Anu Puvvada is KPMG U.S. studio leader and Metaverse COE leader. Views are the author’s own.
The emergence of the metaverse calls to mind the early days of the internet in the 1990s — new and full of unimaginable potential. Although diversity, equity, and inclusion (DEI) wasn’t the focus when the internet was new, companies can make sure that isn’t the case for the metaverse.
There is a clear imperative to act now given the fast pace of technological and cultural change. From consumers to potential employees to investors, expectations are high. In fact, 59% of U.S. consumers expect significant impact from the metaverse in the next five years.
Building a metaverse that reflects the diversity of human experience is valuable for people, society and business. As such, the responsibility to design for diversity in the metaverse goes well beyond developers for three reasons.
The metaverse is a source of future revenue
Across industries, companies are already creating new product categories, business models, and branded entertainment in the metaverse. They are rewriting the rules, such as expanding beyond selling physical products in stores and online while virtualizing them to sell in the metaverse.
Companies that design for diversity in the metaverse now will be best positioned to take full advantage of its revenue-generation potential. Consumers want to do business with companies that share their values, and diversity is near the top of the list for younger demographics like Generation Z and millennials. These beliefs are likely to have even more of an influence on purchasing as younger generations continue to mature.
Having grown up on Fortnite, Roblox, and Decentraland, Gen Z is at home in the metaverse and want it to be inclusive. Gen Z respondents to our U.S. consumer survey say the most important factors for supporting diversity in the metaverse are customizing avatars, making the environment accessible for people with disabilities, and hiring diverse talent to design metaverse experiences and characters.
The metaverse is key to the future of work
The metaverse is the natural evolution of the virtual and hybrid ways of working that arose during the pandemic. It offers opportunities for onboarding, job training, and virtual workplace collaboration. Eighty-nine percent of the U.S. consumers we surveyed say that the metaverse can enhance learning opportunities, including job training.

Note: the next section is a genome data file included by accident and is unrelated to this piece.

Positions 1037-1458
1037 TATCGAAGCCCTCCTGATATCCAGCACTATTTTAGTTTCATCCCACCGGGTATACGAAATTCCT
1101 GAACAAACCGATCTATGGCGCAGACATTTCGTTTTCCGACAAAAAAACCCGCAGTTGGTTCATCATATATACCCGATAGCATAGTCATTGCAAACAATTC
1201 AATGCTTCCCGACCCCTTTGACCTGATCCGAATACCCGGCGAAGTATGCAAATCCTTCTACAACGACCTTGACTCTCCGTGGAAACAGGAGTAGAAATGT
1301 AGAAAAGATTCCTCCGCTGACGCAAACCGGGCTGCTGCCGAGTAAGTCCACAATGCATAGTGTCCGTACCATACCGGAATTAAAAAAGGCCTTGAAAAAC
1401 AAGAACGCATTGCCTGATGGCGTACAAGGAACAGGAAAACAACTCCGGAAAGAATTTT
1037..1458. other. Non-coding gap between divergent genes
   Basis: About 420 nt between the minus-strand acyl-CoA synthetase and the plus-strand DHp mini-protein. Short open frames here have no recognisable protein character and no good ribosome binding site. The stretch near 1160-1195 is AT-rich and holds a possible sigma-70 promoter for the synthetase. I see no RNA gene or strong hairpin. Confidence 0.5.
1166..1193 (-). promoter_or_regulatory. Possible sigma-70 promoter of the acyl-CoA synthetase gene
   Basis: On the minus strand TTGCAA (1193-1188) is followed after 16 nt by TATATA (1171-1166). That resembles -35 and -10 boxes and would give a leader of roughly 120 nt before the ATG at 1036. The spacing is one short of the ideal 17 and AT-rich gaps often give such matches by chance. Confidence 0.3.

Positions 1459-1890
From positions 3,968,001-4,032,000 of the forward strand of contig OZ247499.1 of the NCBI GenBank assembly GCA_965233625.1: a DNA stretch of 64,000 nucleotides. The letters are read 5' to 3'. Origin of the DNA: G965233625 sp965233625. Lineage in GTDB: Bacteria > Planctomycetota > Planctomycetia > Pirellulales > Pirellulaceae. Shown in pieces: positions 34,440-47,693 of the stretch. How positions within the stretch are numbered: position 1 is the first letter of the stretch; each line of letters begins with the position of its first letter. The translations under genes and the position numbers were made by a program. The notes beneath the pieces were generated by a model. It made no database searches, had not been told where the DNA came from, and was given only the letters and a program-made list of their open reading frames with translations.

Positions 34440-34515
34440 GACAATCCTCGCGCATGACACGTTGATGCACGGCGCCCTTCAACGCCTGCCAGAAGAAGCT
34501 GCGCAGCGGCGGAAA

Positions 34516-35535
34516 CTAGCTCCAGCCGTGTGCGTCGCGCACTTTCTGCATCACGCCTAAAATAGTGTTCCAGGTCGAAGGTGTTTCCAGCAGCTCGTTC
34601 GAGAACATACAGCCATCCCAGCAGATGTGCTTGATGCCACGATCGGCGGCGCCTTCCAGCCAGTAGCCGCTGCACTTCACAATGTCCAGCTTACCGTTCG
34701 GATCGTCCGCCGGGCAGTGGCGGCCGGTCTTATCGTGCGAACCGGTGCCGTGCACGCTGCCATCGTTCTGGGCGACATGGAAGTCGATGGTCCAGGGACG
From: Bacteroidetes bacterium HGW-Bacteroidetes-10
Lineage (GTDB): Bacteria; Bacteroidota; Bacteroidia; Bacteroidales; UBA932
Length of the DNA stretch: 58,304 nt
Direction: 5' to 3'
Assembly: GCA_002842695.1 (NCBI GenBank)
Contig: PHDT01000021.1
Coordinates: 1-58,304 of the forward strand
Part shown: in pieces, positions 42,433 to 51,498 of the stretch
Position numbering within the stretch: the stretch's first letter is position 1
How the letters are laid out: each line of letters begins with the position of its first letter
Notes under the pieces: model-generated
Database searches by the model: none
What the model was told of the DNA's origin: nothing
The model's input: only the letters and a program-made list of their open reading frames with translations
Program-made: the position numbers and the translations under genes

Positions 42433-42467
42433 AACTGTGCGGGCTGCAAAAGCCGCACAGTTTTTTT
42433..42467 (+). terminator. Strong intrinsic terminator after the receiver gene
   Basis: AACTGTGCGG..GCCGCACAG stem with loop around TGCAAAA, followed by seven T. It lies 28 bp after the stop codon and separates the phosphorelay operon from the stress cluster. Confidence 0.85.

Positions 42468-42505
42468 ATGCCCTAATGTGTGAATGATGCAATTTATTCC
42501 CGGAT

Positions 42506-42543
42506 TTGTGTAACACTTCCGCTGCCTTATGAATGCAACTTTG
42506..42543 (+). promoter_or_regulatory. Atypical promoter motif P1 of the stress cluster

But work experiences can’t be one-size-fits-all. They must accommodate a diverse workforce — reflecting the needs and preferences of people with a range of backgrounds, different ways of absorbing and processing information, and unique approaches to expressing their identities. The choices companies make could very well influence where top talent decides to work in the future and it is critical to prioritize diversity in the metaverse from the earliest development phases, which are underway today.
The metaverse is a future focus for investors
Investor trends are a barometer of how relevant the metaverse will be to business in the future. The KPMG metaverse investor survey reveals investors’ enthusiasm. Ninety percent of survey respondents predict the metaverse is the next phase of the internet and see a future in which it is increasingly used for work meetings, training and learning. Investments related to the metaverse currently make up 45% of venture capital and institutional investor assets, and that percentage is expected to increase over the next five years.
Despite their strong interest, investors have concerns about several metaverse issues, with 73% of those we surveyed expressing concern about how DEI issues will be addressed. When asked what the most important factors are for supporting diversity in the metaverse, investors pointed to access to affordable technologies, the ability to customize avatars to reflect a wide range of identities, and proper governance through encoded rules and social norms.
For their part, investors are directing dollars to support diversity in the metaverse. For example, Ready Player Me closed a $56 million funding round last year. The company offers interoperable avatars to give users a consistent identity in the metaverse. As part of its focus on customizable avatars, the company launched an initiative to get users’ feedback on avatar personalization features that are currently in development, such as gender-neutral body types, diverse body shapes, and age presets.
DEI values are threaded through the fabric of modern life, and companies have spent years righting wrongs and retrofitting DEI strategies across their digital properties. The financial and reputational costs have been high. Flash forward to today, and the metaverse offers an extraordinary opportunity for a DEI reset. The metaverse is the next generation of the internet, and it is being built now. Companies have the chance to incorporate accessibility and diversity principles from the start, rather than bolting them on later.
A previous version of this story was attributed to the wrong author.